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Symmetric denial of service


Prevention of service outages caused by repeated resource-intensive requests


  • Usage of Ruby 2.7 for developing Ruby applications
  • Usage of Rails framework for building web applications


Non compliant code

class VulnerableController < ApplicationController
def index
while true do
# This is a resource-intensive operation
@data = ExpensiveModel.calculate_large_dataset
render json: @data

The above code represents a vulnerable part of a Ruby on Rails backend application. This is a controller action that continuously performs a resource-intensive operation in an infinite loop.

The index action within the VulnerableController is designed to calculate a large dataset by calling ExpensiveModel.calculate_large_dataset, a method which we can assume performs some sort of heavy computation or database operation. This operation is resource intensive and takes a long time to complete.

The issue arises from the fact that this operation is performed within an infinite loop (while true do). This means that, once a request is made to this action, it will continuously calculate the large dataset and attempt to render it as JSON. This will consume a lot of server resources and eventually make the server unresponsive as it gets stuck in a loop of performing this resource-intensive operation.

A malicious user could exploit this vulnerability by repeatedly sending requests to this action, causing the server to become overloaded and unresponsive, effectively causing a Denial of Service (DoS) attack.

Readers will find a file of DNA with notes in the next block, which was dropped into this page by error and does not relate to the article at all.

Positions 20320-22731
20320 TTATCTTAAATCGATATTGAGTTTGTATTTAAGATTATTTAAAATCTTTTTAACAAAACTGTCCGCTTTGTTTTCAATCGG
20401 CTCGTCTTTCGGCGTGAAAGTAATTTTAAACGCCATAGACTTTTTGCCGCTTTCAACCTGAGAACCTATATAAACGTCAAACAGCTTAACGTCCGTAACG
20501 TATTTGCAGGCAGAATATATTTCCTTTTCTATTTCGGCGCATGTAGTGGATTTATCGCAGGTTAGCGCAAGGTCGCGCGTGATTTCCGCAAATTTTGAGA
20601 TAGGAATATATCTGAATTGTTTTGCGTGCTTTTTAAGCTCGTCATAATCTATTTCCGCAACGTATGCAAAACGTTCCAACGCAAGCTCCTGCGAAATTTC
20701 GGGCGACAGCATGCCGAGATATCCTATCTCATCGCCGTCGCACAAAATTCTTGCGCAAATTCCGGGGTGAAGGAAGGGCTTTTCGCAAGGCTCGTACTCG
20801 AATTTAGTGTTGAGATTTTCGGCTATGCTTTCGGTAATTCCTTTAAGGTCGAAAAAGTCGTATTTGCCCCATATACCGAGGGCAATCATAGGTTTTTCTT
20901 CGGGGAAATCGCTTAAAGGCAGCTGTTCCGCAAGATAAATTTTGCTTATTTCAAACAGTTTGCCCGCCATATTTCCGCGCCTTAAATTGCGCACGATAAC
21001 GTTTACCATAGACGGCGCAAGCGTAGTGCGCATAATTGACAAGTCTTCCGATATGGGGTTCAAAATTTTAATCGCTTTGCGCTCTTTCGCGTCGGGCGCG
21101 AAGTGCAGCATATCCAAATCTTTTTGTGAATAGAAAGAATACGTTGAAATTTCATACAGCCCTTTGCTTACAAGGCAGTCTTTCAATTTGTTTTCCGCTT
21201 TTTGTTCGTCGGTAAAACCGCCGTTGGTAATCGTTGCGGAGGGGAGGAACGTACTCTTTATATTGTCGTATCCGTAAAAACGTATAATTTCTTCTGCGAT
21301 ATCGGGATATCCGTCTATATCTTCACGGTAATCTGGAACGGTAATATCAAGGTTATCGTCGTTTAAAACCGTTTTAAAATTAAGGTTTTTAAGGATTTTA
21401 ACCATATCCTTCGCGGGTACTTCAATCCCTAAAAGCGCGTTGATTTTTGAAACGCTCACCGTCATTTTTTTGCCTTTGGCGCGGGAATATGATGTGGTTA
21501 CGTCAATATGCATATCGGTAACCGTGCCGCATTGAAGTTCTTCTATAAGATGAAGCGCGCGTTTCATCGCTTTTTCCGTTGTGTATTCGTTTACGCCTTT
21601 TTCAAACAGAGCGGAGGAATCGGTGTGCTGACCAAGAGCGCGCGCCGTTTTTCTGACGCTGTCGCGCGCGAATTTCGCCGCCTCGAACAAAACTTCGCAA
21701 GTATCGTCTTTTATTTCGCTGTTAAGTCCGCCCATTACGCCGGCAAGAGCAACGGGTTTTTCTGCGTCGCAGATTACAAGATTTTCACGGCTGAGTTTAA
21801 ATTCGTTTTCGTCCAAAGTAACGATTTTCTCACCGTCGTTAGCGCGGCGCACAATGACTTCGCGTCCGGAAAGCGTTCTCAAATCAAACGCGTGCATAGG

• Identify the resource-intensive operation that is causing the denial of service.
  • Optimize the resource-intensive operation to reduce its impact on server performance.
  • Implement a rate limiting mechanism to prevent excessive requests from overwhelming the server.
  • Consider implementing caching mechanisms to reduce the need for repetitive resource-intensive operations.
  • Implement timeouts or limits on the processing time of requests to prevent long-running requests from causing denial of service.
  • Monitor server performance and resource usage to identify and address any potential bottlenecks or performance issues.

Compliant code

class VulnerableController < ApplicationController
before_action :rate_limit

def index
@data = Rails.cache.fetch('large_dataset', expires_in: 12.hours) do
render json: @data


def rate_limit
client_ip = request.remote_ip
limit = 100
period = 1.minute

if >= limit
render json: { error: 'Rate limit exceeded' }, status: 429
Rails.cache.increment(client_ip, 1, expires_in: period)

The updated code includes several changes to address the denial of service vulnerability:

  1. Rate Limiting: A before_action filter is added to the controller to implement rate limiting. This filter runs before the index action and checks if the client has exceeded a predefined limit of requests within a certain period. If the limit is exceeded, the server responds with a 429 status code (Too Many Requests) and an error message. Otherwise, the request count for the client is incremented.

  2. Caching: The resource-intensive operation (ExpensiveModel.calculate_large_dataset) is wrapped in a Rails.cache.fetch block. This means that the result of the operation is stored in the cache the first time it is executed, and subsequent requests within the cache expiry period (12 hours in this case) will retrieve the result from the cache instead of executing the operation again. This reduces the load on the server and speeds up response times.

  3. Timeouts: Although not explicitly shown in the code, it is recommended to implement a timeout for the calculate_large_dataset method to prevent it from running indefinitely and causing a denial of service. This could be done at the database level (for SQL queries) or at the application level using Ruby's Timeout module.

  4. Monitoring: While not shown in the code, it is recommended to monitor server performance and resource usage to identify potential bottlenecks or performance issues. This could be done using tools like New Relic or Datadog, or through built-in Rails features like the Active Support Instrumentation API.